As part of the Panorama Lokaal design competitions, FABRICations and Mandaworks studied current and future urban challenges of Julianadorp – a village in North-Holland – and developed a design proposal to tackle these challenges. The project was selected as winning proposal. In the words of Chief Governmental Architect Floris Alkemade:

“FABRICations and Mandaworks found a way to open up the introverted clusters of Julianadorp without radical interventions and without forcing it. The space between the clusters is currently occupied by cars and asphalt. The plan aims to make these in-between spaces shine again. The team used the urgent water challenges as a catalyst; restoring the water system is a beautiful opportunity to tackle multiple challenges.

Throughout the plan, the designers are convincing about the way they approach recreation, nature and sports, which is what the neighborhood initiative ONS is currently fighting for. The drawings are good and the concrete ideas stimulate one’s imagination. Activating the ‘Golden Seams’ in combination with tackling water challenges can serve as an example for neighborhoods in the rest of the country.”

In summary, our analysis and proposal centered on the following:


From Tidal Flat to Cauliflower

Julianadorp is easily mistaken by outsiders for an expansion area of ​​Den Helder, which, due to the lack of expected growth, has never grown attached to the city and has remained as a solitary fabric in the landscape. But nothing could be further from the truth.

Julianadorp once originated as an agricultural community on a reclaimed tidal flat (in Dutch: Wad), far outside Den Helder. When Den Helder expanded during the reconstruction after the second World War, the independence of the village was consciously maintained from the first structure plan from 1974 onwards.

The various cauliflower districts that were realized from the 1970s to the 1990s and that have given shape to the Julianadorp we know today, have since provided an attractive living environment where relaxation and care are central, especially in relation to large amount workplaces in the port of Den Helder and the bulb fields. Moreover, the shared ideal of the different neighborhoods is still relevant: a residential area where meeting takes a central position, in which the car is a guest and the cyclist and pedestrian are given ample space.


Proud villagers

Paradoxically, in the present-day Julianadorp, it is precisely the values ​​that lie at the core of the urban design of the village that are under pressure.

Despite the unmistakable identity of the proud villagers and a strong social life, the public space in the village does not contribute to social cohesion in many places. High fences have often put an end to the social ideals of its designers. The isolated and not fully implemented slow traffic routes are perceived as unsafe, and poor public transport access is a plausible explanation for the high car ownership and the ever-growing parking pressure.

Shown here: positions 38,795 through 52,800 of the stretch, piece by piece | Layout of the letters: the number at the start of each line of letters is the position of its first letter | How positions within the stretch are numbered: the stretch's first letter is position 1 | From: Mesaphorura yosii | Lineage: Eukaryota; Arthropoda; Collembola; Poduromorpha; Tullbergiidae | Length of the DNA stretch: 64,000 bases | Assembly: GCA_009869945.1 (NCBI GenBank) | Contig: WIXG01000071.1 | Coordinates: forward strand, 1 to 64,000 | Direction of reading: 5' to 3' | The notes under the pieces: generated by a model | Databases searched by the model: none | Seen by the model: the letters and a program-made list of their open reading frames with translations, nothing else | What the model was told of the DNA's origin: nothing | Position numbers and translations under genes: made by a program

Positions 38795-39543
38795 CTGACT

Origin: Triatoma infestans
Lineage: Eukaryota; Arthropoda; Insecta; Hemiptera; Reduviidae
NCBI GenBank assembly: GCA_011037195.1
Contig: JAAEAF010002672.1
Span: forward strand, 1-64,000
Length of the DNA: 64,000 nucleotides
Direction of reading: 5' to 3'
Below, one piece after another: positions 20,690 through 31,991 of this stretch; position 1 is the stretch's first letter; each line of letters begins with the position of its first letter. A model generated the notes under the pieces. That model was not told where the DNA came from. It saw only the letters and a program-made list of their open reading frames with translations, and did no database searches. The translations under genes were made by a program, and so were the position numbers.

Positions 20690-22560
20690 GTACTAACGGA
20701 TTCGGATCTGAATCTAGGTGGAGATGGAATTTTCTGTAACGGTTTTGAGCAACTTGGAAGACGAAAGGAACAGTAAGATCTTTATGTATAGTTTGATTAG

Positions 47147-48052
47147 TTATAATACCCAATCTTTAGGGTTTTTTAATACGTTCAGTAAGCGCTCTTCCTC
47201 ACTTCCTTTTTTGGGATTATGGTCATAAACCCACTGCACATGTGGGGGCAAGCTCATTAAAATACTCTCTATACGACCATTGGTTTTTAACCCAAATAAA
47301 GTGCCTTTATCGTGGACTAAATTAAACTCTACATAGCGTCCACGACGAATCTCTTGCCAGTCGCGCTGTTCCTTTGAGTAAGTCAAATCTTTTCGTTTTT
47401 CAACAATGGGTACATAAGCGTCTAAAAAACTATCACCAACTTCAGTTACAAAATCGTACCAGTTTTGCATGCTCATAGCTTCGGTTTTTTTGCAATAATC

But there’s more. Julianadorp, like the whole of the Netherlands, is on the eve of a number of major transitions. Transitions that concern climate, energy, biodiversity, (fresh) water management and circularity, to name the most important.

The question is whether the village that was once conceived as a succession of introverted courtyards for encounters between residents, with diffuse transitions between private and public and with an extensive organic green structure for slow traffic, is ready for the future?

Location: Julianadorp, Den Helder, Netherlands

Program: Recreation, nature, sports, mobility, energy production and housing

Year: 2020

Commissioners: Municipality of Den Helder, Woningstichting Den Helder, ‘s Heeren Loo Julianadorp, Stichting ONS

Partners: Mandaworks

Design Directors: Olv Klijn, Eric Frijters

Project manager: Olv Klijn, Max Augustijn

Team: Lisanne Corpel, Fenna Regenboog, Simone Swanepoel, Duong Bui

The courtyard type of urban fabric and the high amount of fences make the different neighborhoods of Julianadorp introverted.


The challenges in 2020 are diverse and range from creating more centralized and more synergistic facilities for Relaxation (in Dutch: Ontspanning), Nature and Sport – articulated by the ONS initiative – to realizing a more diverse and inclusive housing offer for the young and the elderly.

But it is also about making missing connections, both within Julianadorp – Noorderhaven and Julianadorp-Oost — and between the different cauliflower neighborhoods, between the village and the landscape, the sea and nature. Not only spatially, but also in a functional sense, so that more resilient structures are created.

The issue of accessibility and car mobility also needs to be tackled, both from the point of view of liveability and the use of finite fossil fuels.

Julianadorp will also have to be made climate adaptive and the energy transition requires its own spatial integration, as the existing network is already unable to cope with the introduction of large-scale PV.